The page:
FanPost

Stuck in the Middle-Brooks

On a warm, spring May day in Rochester, NY, I donned my Red Sox hat and began watching ESPN highlights from the night before. Among them were the 2012 Red Sox, already in dismay after hiring Bobby Valentine. The Red Sox were struggling to find an identity as a team, and star third baseman Kevin Youkilis was battling injuries. In come third base prospect from Texas, Will Middlebrooks. Through his first 38 games, Middlebrooks had 31 RBI and looked like a star in the making. I immediately ran to my computer and searched "Will Middlebrooks Jersey", as I wanted to brag to my Yankee fan friends that the Sox had the superstar in the making. The results were slim, but I managed to find a navy blue t-shirt with "Middlebrooks" and his rookie #64 printed across the back.

The rookie sensation went on to hit .288 with 15 homers before his season was ended due to a broken wrist, but while playing, he looked like the anchor of the lineup for years to come. Then 2013 came. Middlebrooks was poised to have a breakout year and establish himself as a force in the middle of the Red Sox lineup. But after a lower back strain, Middlebrooks lost his job and was sent to Triple-A. The third basemen came back and, while losing playing time to Xander Bogaerts, finished the year with 17 homers while batting .227. 2014 was more of the same. After a hot spring, Middlebrooks battled injuries and was ultimately sent to Triple-A, and finished the year hitting .192 with only two homers in 63 games.

Big Signings

It appears the Red Sox are giving up on the once prized third basemen, as the team has signed Pablo Sandoval and Hanley Ramirez.

Xander Bogaerts is entrenched at shortstop after his struggles when shifting to third base last season, which means Hanley has to make a move to the already crowded outfield. The Kung-Fu Panda will take over every day duties at third, and will occasionally DH, which basically puts Middlebrooks in limbo.

Change of Heart

After two unfortunate injury riddled seasons for Middlebrooks, is it fair to invest $100 million for Pablo Sandoval, a career .294 hitter, who hasn't hit more than 20 homers since 2011?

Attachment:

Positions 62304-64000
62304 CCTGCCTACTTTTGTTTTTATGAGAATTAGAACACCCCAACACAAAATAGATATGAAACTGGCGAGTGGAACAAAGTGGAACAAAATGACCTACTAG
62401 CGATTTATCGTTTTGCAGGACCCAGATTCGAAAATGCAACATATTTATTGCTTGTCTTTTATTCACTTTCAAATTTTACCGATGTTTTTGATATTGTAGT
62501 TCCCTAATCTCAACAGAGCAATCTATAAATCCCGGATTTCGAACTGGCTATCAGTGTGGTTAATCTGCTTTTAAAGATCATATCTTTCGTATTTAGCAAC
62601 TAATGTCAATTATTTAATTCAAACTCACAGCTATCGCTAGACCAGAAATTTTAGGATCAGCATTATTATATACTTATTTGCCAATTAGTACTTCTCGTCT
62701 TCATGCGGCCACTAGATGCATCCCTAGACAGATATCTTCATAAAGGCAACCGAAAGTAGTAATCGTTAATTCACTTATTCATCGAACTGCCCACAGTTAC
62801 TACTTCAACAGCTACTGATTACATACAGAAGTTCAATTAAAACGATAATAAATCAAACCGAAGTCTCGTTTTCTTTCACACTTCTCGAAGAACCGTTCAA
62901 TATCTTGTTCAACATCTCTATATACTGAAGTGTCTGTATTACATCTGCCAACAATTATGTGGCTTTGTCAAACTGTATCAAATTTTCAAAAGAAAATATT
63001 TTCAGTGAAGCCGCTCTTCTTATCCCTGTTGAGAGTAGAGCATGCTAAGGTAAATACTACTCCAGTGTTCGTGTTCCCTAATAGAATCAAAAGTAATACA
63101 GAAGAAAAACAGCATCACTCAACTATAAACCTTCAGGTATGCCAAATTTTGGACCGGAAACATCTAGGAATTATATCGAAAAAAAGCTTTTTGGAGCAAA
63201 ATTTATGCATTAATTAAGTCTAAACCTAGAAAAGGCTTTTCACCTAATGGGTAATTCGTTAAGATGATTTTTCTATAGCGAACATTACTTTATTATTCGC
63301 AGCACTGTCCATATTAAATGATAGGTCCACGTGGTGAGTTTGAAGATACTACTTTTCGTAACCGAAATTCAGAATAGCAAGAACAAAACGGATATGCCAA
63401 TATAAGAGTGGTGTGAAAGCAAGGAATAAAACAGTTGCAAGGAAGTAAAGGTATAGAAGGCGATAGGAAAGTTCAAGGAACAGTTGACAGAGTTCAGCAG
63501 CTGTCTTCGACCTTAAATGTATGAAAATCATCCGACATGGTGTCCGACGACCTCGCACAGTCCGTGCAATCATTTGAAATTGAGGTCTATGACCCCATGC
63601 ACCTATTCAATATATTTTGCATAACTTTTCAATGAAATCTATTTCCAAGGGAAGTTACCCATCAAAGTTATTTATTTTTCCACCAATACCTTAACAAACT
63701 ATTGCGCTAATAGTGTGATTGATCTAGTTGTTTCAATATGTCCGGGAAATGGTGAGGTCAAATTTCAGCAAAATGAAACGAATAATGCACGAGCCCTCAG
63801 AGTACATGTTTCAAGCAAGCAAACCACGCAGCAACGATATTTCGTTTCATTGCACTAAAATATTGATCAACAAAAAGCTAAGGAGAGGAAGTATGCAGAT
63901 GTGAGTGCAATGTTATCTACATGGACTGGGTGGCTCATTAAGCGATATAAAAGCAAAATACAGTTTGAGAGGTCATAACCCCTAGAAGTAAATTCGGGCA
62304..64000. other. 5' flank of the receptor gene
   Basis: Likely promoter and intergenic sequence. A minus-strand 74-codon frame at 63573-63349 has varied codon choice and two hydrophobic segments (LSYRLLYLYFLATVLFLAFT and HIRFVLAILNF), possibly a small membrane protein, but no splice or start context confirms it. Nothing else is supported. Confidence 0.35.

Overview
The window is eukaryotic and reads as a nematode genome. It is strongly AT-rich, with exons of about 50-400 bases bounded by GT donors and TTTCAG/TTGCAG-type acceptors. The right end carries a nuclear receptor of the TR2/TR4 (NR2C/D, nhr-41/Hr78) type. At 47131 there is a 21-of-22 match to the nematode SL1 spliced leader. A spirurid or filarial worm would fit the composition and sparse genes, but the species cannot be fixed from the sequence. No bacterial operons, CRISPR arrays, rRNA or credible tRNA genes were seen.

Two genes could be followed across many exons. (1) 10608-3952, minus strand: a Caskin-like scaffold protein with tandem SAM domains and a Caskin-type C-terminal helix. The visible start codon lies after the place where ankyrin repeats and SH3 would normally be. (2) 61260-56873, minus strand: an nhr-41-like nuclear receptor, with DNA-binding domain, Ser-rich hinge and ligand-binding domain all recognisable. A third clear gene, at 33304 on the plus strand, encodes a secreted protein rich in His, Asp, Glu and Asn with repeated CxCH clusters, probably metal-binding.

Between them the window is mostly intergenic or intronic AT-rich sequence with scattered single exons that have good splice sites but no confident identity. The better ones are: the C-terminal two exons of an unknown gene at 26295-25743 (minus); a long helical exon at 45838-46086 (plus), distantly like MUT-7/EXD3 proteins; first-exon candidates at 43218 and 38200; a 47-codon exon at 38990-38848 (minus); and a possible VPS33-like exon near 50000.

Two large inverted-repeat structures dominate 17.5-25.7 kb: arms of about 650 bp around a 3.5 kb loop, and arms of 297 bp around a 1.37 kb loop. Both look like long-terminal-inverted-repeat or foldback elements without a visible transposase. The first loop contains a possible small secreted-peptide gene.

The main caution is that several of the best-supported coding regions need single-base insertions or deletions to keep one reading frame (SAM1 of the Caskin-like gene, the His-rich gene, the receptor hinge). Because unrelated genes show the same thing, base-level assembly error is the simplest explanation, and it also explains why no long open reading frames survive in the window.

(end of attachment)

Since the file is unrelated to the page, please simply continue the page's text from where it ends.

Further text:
The Red Sox have been wary of big free agent signings after the Carl Crawford debacle, so why would they sign Ramirez and Sandoval?

Red Sox third basemen hit a combined .211 last year with an OPS of .580. Sure, this is enough for concern, but why not give Middlebrooks another shot and try to trade for a third basemen mid-season? The Red Sox have a plethora of prospects who could yield a great return.

It wasn't just third base that struggled for the Sox during 2014. The entire team struggled to score, averaging just south of four runs per game for the entire season. That's a far cry for the team that lit up opposing pitchers night after night in 2013.

Offseason of Hope

Before the season ended, Red Sox brass presented the idea of playing winter ball to Middlebrooks, in hopes of righting the many wrongs in his game. After two injury filled seasons, Middlebrooks was weary and ultimately declined, choosing to workout in Dallas instead. The move should prove to be a wise one, but one that may have cost the third baseman his job.

The Red Sox are happy with the strides Middlebrooks has made in his defense at third base, much improved from the infamous highlights of Valentine mocking him after a misplay. Unfortunately for Middlebrooks, Sandoval will now be entrenched at the hot corner, so a position change may be in order.

But where else can Middlebrooks play?

The most logical solution seems to be to move the third baseman to the outfield, but with six players already competing for three positions, that move seems illogical.

Another solution is to train the 6'3" Middlebrooks at first base, and allow him to take the full time job next season when Mike Napoli's contract is up, but if Napoli produces like he usually does, it wouldn't be surprising to see the Red Sox resign the fan favorite.

The only other place Middlebrooks can play is DH, but like with first base, that's not a possibility in 2015. David Ortiz has said he won't have a retirement tour like Derek Jeter, but at 38, no one knows how much longer Big Papi can keep playing.

Stuck

While a position change could be exactly what Middlebrooks needs, his time with the Red Sox may be coming to an end. The unfortunate truth is that the Red Sox no longer need Middlebrooks. With Sandoval the third baseman of the future, and Brock Holt as a super utility man, there is simply nowhere for Middlebrooks to play in the majors.

A move to the minor leagues seems on the horizon for the third baseman, but the Red Sox can't keep him down for long. A now beloved figure in Boston for promoting the phrase "Boston Strong" after the horrific events at the Boston Marathon in 2013, a trade would be upsetting, but would be the best solution for his career.

We'll know Middlebrooks' future soon, and no matter what happens, on that next warm, spring day, I'll be donning my Middlebrooks shirt.